Excavation work on the interception chamber at Hammersmith Pumping Station site for London's super sewer has been finished successfully.
Excavating a 20 metre deep chamber, 25 metre by 15 metre in any circumstances can be challenging at the best of times. But when that excavation is directly alongside an existing asset through which over two million tonnes of stormwater flows every year, it complicates things even further.
That was the challenge facing the team at Hammersmith when they were tasked with creating a new interception chamber. The existing inlet channel was built in the 1960s, and its design was smaller than would be desirable on a project of this scale. Extreme caution was required to safeguard it during the excavation works, and much planning was required to ensure the ideal outcome.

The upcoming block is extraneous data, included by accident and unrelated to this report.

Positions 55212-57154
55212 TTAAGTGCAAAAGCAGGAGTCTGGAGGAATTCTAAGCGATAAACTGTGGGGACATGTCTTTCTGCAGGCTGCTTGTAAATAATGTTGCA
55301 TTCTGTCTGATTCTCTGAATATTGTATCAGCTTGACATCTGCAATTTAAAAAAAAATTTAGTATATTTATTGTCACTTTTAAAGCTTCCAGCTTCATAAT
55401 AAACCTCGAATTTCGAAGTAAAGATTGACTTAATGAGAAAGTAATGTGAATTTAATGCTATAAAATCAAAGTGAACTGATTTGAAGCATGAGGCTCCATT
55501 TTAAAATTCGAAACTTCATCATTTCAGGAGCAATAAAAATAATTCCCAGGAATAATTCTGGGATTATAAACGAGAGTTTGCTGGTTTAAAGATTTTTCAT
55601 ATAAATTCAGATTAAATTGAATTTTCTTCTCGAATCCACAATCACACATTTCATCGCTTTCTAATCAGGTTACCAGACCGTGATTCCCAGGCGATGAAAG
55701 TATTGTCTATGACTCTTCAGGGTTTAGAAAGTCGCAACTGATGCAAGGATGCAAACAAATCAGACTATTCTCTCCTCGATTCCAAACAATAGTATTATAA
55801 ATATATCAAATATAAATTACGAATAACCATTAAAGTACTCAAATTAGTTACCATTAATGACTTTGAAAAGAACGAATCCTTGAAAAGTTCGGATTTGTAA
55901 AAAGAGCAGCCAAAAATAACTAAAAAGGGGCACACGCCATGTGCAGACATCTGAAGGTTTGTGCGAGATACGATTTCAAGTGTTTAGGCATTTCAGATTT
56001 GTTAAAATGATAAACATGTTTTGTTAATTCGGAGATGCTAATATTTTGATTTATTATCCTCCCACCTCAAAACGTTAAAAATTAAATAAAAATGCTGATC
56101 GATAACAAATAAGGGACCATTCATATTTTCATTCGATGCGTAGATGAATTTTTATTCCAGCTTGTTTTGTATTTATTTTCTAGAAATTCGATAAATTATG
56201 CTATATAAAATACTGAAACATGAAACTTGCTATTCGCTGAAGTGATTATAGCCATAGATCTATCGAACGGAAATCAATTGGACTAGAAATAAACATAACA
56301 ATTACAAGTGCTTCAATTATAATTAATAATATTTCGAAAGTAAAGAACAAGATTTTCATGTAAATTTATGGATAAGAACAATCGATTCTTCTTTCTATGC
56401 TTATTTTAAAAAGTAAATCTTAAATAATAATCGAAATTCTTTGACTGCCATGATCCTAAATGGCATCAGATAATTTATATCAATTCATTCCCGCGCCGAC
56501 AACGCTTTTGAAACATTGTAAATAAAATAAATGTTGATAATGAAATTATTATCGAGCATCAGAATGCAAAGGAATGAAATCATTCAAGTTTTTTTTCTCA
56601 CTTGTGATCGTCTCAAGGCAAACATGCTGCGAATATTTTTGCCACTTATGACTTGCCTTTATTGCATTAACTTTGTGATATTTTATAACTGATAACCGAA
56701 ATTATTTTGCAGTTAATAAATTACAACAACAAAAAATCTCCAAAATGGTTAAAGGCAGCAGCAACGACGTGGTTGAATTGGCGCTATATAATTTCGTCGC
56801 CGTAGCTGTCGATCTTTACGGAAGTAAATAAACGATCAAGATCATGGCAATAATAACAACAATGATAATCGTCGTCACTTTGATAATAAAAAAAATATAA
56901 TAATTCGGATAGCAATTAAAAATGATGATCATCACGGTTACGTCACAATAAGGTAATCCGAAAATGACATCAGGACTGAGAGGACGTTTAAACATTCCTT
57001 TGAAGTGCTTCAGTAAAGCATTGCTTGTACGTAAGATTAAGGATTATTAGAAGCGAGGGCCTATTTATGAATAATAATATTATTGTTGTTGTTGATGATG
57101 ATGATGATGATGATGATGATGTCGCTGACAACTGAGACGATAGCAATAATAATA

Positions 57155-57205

In fact, prior to excavation commencing, project workers spent over 18 months carrying out analysis to ascertain the likely effects of the dig.
Works started in August 2017, and the final bucket of London Clay was removed in September of this year.
Alongside the works on the interception chamber, a tunnel the length of three football pitches has also been dug under Hammersmith to help tackle sewage pollution in the River Thames.
The 300m-long connection tunnel between Hammersmith Pumping Station and the middle of the River Thames will eventually connect into the 25km Thames Tideway Tunnel, under construction to tackle sewage overflows from London’s Victorian sewers.
Hammersmith Pumping Station currently spills around a million tonnes of untreated sewage into the Thames each year on average, making it one of the most polluting overflow points along the River Thames.